Let $X$ be a compact complex analytic manifold, $D\subset X$ an irreducible smooth divisor, given as zeroes of a global meromorphic function $f\in {\mathfrak M} (X)$. Are there enough other meromorphic functions defining $D$?

Here is a precise question: can one find, for each $x\in X$, a meromorphic function $g\in {\mathfrak M} (X)$ such that $g$ is defined (i.e., not $\infty$) at $x$ and $D={\mathrm{zeroes}}(g)$?

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    $\begingroup$ One can construct a compact complex manifold $X'$ with no non constant meromorphic functions. Now blow up a point to obtain $X$ with a smooth divisor and no nonconstant meromorphic functions. So no. $\endgroup$ Oct 15, 2018 at 16:40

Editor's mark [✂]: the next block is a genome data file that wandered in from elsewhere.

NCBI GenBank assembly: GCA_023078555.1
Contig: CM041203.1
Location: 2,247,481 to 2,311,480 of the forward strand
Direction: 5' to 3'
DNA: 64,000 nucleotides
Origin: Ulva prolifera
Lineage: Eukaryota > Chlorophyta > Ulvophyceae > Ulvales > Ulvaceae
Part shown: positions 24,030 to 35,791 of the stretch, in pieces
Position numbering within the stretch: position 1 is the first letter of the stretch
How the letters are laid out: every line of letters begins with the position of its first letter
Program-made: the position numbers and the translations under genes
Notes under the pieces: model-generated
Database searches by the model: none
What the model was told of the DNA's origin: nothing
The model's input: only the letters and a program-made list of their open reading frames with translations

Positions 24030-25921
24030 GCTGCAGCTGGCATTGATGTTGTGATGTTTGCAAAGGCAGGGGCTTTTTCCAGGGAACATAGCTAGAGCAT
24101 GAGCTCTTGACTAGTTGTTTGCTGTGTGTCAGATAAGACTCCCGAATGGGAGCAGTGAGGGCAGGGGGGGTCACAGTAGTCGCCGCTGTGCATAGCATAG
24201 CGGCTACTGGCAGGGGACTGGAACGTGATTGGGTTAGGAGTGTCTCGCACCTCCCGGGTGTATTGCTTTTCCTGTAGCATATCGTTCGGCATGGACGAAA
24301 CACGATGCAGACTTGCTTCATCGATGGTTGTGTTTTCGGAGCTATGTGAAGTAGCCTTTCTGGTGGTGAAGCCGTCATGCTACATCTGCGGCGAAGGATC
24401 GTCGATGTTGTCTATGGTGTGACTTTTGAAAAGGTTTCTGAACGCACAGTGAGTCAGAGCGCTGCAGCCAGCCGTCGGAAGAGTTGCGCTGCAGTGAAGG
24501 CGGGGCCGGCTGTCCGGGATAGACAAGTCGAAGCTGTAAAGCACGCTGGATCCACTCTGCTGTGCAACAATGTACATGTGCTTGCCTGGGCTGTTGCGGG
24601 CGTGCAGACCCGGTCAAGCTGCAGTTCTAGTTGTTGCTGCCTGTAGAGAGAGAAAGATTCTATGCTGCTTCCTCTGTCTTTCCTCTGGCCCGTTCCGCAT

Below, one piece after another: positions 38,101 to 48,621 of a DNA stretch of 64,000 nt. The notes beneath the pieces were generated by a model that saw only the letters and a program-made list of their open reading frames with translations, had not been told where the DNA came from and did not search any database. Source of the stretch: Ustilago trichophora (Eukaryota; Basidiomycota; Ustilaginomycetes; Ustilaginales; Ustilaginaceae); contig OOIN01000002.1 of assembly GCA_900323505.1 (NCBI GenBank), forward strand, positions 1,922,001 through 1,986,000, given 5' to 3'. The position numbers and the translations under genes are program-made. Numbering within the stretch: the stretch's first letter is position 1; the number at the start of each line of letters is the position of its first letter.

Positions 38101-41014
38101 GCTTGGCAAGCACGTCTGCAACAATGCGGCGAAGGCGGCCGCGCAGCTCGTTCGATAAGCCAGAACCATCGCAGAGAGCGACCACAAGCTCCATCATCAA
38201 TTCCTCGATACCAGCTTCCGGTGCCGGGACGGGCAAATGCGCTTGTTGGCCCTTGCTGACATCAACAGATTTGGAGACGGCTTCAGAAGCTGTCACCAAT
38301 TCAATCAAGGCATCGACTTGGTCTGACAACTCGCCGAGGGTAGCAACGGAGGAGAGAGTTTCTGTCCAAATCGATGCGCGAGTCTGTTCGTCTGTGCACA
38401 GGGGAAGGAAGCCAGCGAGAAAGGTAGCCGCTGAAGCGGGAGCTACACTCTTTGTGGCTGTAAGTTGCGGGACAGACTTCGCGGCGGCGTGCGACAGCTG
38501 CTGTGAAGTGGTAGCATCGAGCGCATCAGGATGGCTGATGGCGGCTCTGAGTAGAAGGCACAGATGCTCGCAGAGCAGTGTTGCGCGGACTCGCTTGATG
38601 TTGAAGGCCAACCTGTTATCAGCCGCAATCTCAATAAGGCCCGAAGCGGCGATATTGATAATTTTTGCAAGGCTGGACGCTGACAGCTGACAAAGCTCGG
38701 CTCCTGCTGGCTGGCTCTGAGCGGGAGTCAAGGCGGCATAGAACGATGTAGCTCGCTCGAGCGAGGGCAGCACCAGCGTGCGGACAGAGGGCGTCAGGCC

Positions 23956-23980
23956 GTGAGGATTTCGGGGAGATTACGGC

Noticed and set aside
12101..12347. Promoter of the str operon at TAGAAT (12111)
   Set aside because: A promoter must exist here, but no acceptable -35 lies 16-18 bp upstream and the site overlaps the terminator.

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    $\begingroup$ My smooth divisor is given by a meromorphic function already. Will your be given by a meromorphic function? $\endgroup$
    – Bugs Bunny
    Oct 15, 2018 at 16:47
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    $\begingroup$ Now that I understand what you're asking. View $f$ as holomorphic map $X\to \mathbb{P}^1$. Then compose $f$ with an automorphism of $\mathbb{P}^1$ fixing $0$ and sending $f(x)$ to a finite value. $\endgroup$ Oct 15, 2018 at 18:18
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    $\begingroup$ @DonuArapura Isn't $f$ only defined on a blow up of $X$ a priori? $\endgroup$ Oct 15, 2018 at 18:57
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    $\begingroup$ Yes, right. This works for $x$ off a set of codim $\ge 2$. (I admit I'm not really thinking about this for more than a few seconds at a time.) $\endgroup$ Oct 15, 2018 at 21:00

1 Answer 1